Ivar Lykke (politician)

Ivar Lykke (9 January 1872, Trondheim – 4 December[1] 1949, Trondheim) was a Norwegian politician from the Conservative Party. He was the 17th prime minister of Norway from 1926 to 1928. He was also president of the Storting from 1919 to 1927.[2]

Ivar Lykke
Ivar Lykke.jpg
17th Prime Minister of Norway
In office
5 March 1926 – 28 January 1928
MonarchHaakon VII
Preceded byJ. L. Mowinckel
Succeeded byChristopher Hornsrud
Minister of Foreign Affairs
In office
5 March 1926 – 28 January 1928
Prime MinisterHimself
Preceded byJ. L. Mowinckel
Succeeded byEdvard Bull, Sr.
Member of the Norwegian Parliament
In office
1 January 1916 – 4 December 1945
ConstituencyTrondheim and Levanger
Leader of the Conservative Party
In office
1923–1926
Preceded byOtto B. Halvorsen
Succeeded byC. J. Hambro
President of the Storting
In office
1 January 1919 – 31 December 1927
Serving with Gunnar Knudsen,
Anders Buen, Ivar P. Tveiten,
Otto B. Halvorsen, Gunder A. Jahren
and C. J. Hambro
Prime MinisterGunnar Knudsen
Otto B. Halvorsen
Otto Blehr
Abraham Berge
J. L. Mowinckel
Preceded byMartin Olsen Nalum
Ivar P. Tveiten
J. L. Mowinckel
Succeeded byC. J. Hambro
Personal details
Born(1872-01-09)9 January 1872
Trondhjem, Sør-Trøndelag, Sweden-Norway
Died4 December 1949(1949-12-04) (aged 77)
Trondheim, Sør-Trøndelag, Norway
NationalityNorwegian
Political partyConservative
Spouse(s)Petra Anker Bachke
ProfessionMerchant

World War TwoEdit

Lykke was a member of the parliament's presidium in 1940;[3] he stepped in (according to mandate) for president in exile, C. J. Hambro.[4]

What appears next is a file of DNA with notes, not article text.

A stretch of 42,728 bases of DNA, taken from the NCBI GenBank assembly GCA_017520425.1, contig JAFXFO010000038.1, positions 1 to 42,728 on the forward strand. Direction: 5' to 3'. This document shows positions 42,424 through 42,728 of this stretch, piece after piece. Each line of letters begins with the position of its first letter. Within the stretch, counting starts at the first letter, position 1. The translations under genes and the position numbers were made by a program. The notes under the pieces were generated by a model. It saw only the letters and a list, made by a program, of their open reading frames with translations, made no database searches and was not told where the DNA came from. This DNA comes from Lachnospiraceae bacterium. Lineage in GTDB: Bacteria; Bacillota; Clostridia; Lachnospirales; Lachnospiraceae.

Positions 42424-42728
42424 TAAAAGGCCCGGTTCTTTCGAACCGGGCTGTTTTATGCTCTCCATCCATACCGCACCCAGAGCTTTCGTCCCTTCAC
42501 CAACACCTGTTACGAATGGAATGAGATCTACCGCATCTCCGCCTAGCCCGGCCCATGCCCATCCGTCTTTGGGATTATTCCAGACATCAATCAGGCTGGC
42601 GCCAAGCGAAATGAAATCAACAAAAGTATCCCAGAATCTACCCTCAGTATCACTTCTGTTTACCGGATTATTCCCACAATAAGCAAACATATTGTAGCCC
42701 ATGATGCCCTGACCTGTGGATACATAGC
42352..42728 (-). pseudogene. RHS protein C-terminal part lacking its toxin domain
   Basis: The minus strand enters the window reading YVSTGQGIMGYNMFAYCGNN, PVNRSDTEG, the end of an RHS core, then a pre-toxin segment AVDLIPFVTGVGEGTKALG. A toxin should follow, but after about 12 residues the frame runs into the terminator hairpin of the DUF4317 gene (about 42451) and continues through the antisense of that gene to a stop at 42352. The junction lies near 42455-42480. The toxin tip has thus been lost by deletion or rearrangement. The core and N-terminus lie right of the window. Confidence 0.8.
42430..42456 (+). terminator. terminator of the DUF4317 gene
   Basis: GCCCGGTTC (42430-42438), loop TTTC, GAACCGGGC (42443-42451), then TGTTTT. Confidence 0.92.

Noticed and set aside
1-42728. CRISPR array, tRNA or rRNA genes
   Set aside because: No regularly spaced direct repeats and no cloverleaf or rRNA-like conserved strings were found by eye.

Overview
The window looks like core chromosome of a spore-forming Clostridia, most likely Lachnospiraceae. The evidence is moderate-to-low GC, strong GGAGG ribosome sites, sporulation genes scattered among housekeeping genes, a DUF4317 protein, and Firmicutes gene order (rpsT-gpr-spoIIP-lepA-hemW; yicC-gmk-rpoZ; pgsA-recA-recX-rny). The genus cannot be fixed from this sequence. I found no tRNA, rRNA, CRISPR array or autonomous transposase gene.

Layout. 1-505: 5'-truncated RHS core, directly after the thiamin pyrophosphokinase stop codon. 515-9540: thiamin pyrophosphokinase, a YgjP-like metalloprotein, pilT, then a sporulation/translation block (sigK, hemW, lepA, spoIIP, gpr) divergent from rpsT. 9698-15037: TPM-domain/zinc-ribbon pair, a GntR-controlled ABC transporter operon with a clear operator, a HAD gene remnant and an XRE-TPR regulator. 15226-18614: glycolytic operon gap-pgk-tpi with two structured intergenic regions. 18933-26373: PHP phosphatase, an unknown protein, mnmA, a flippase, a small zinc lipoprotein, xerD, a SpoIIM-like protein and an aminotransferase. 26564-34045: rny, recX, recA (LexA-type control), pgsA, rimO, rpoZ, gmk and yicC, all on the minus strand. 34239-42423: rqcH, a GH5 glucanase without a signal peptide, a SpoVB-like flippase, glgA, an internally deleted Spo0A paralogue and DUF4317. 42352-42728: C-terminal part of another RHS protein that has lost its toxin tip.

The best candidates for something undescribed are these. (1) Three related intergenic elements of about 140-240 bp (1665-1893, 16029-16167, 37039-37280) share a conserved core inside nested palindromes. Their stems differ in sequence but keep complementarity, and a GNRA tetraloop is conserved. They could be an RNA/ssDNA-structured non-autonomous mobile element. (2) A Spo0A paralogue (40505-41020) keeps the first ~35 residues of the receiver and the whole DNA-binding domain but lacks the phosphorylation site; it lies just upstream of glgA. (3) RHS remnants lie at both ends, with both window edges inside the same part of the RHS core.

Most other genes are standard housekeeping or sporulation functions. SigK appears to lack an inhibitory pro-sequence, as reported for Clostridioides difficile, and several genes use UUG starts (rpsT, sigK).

On 27 June 1940 Lykke, and others of parliament's presidium, signed an appeal to King Haakon, about [the desire for] his abdication.[3] (The presidium back then consisted of the presidents and vicepresidents of parliament, Odelstinget and Lagtinget.[5])

1945Edit

After World War Two, he and others were criticized (for actions in 1940) by a parliamentary fact-finding commission.

Visit by King HaakonEdit

By 1947 he was still being treated for cancer.[4]

During King Haakon's visit that year to Trondheim, he diverged from his official program to visit Lykke.[4] Lykke said "Thou can believe that we had it difficult here in Norway in the summer of 1940".[4] The king replied, "That is exactly why I am coming to You, dear Ivar Lykke", and stretched forward his hand" [for greeting].[4]

ReferencesEdit

  1. ^ http://www.ub.ntnu.no/formidl/hist/privark/p004/lykke_i_p004.pdf[permanent dead link] Universitetsbiblioteket i Trondheim (Biography of Lykke, Ivar in Norwegian language. Retrieved Nov.20, 2008)
  2. ^ Stortingets presidentskap
  3. ^ a b Tor Bomann-Larsen (2014-03-14). "Stortinget hvitvasker sin krigshistorie". Aftenposten.
  4. ^ a b c d e Ivar Lykke
  5. ^ Stortingets presidentskap
Political offices
Preceded by Prime Minister of Norway
1926–1928
Succeeded by
Preceded by
President of the Storting
1920—1921
Succeeded by
Preceded by
President of the Storting
1923—1926
Succeeded by